Good library? Not in DU's book | delhi | Hindustan Times
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Good library? Not in DU's book

Cramped spaces, dark and dingy atmosphere, ceiling-high bookshelves - that's why most DU students avoid college libraries. Mallica Joshi reports.

delhi Updated: Oct 30, 2012 02:10 IST
Mallica Joshi

Delhi University's (DU) semester exams are just a month away. And students have started milling around college libraries to begin their preparations. One of them is Shreeshtha Mehra (name changed on request), a second-year student of geology at Ram Lal Anand College. But she dislikes the college library. "I rarely find books relevant to my course there," she says.


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Most students are disappointed with the state of college libraries. Those from fairly new courses such as journalism - taught in a few colleges - say finding relevant books is extremely difficult. Students also complain about the state of their college libraries - cramped spaces, ceiling-high bookshelves, a dark and dingy atmosphere.

"When it comes to the collection of books, our library is one of the best in DU. But it is small and cramped. There is hardly enough space to walk between the heavily laden bookshelves," said Dhruv Khurana, a student at Sri Venkateswara College. Though the college wants to revamp the library by constructing a new wing, that plan will take some more years to take form.

Most colleges in the university were constructed more than three decades ago and had built libraries keeping in mind the then number of students. Today, providing space for books and a decent reading room has become onerous.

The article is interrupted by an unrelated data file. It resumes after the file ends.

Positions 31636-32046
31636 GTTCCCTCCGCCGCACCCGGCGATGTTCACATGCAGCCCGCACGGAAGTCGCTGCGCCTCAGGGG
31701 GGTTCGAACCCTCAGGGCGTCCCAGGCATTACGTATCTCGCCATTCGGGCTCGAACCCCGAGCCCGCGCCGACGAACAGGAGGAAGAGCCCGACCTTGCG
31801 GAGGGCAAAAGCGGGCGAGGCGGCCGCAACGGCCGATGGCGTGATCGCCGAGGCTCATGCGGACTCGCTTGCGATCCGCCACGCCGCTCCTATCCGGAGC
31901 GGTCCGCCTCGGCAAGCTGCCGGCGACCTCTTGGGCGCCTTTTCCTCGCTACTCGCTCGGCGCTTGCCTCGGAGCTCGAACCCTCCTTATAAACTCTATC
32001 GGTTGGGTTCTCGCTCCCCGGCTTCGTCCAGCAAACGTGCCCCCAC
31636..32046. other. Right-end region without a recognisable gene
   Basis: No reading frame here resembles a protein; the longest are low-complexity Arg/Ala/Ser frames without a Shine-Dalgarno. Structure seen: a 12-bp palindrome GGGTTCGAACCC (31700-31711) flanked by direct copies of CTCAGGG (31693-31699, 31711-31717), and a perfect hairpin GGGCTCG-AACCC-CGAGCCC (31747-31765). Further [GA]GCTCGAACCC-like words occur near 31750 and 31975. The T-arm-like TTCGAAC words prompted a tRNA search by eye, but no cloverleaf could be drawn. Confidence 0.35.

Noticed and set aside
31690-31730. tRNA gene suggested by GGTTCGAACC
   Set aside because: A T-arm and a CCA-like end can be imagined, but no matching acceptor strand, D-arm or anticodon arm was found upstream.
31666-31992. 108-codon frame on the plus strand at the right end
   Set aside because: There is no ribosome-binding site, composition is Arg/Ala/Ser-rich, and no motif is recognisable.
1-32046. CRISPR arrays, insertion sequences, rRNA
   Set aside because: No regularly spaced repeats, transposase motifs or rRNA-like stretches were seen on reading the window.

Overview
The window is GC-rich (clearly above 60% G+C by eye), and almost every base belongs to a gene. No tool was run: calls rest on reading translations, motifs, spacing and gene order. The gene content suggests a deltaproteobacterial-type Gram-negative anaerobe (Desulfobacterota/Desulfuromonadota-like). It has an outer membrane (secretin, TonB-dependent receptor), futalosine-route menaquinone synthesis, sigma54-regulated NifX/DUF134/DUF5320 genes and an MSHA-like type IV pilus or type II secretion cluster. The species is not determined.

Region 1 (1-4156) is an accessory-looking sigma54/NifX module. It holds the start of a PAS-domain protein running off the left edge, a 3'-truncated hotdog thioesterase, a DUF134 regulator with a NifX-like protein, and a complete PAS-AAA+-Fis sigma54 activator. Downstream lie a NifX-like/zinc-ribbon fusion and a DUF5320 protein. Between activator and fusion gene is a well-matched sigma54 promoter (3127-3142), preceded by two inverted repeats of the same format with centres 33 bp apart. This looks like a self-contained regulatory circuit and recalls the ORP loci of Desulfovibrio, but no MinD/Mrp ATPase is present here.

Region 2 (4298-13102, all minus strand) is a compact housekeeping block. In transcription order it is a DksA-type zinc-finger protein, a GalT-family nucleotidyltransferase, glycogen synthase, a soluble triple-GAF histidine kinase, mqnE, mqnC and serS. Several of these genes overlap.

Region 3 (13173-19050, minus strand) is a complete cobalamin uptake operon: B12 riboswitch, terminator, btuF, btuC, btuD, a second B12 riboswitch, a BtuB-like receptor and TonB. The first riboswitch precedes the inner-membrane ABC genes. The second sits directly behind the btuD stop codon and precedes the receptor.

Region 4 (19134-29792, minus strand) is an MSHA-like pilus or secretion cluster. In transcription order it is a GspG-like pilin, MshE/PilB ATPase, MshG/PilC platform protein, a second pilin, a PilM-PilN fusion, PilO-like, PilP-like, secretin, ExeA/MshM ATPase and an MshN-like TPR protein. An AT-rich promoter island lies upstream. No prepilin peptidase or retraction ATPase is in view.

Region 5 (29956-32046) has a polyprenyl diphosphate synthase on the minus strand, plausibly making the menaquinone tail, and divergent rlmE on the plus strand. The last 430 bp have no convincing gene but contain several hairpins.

Yet another issue is the limited availability of multimedia and research resources. Colleges are connected to the university network, which gives them access to resources such as Jstor (online system for journal storage). But most of the times, slow network speed makes it impossible to get through. In some colleges, computers required for research are lying unused. "We want to become a world-class university but our libraries are inadequate. Undergraduate libraries hardly have multimedia resources such online archives of journals which these students need for their research papers," said Devika Menon, who did her graduation from DU and went to UK for further studies. Also, undergraduate students have no access to a library other than their college's.

DU vice-chancellor Dinesh Singh agreed that a number of libraries were unwelcoming and that the bandwidth for university network was inadequate. "Our officials are meeting small groups of principals to discuss their infrastructure expansion plans which will address the libraries too. We are also in the process of upgrading the connectivity. By next year, the problems should be ironed out," he said.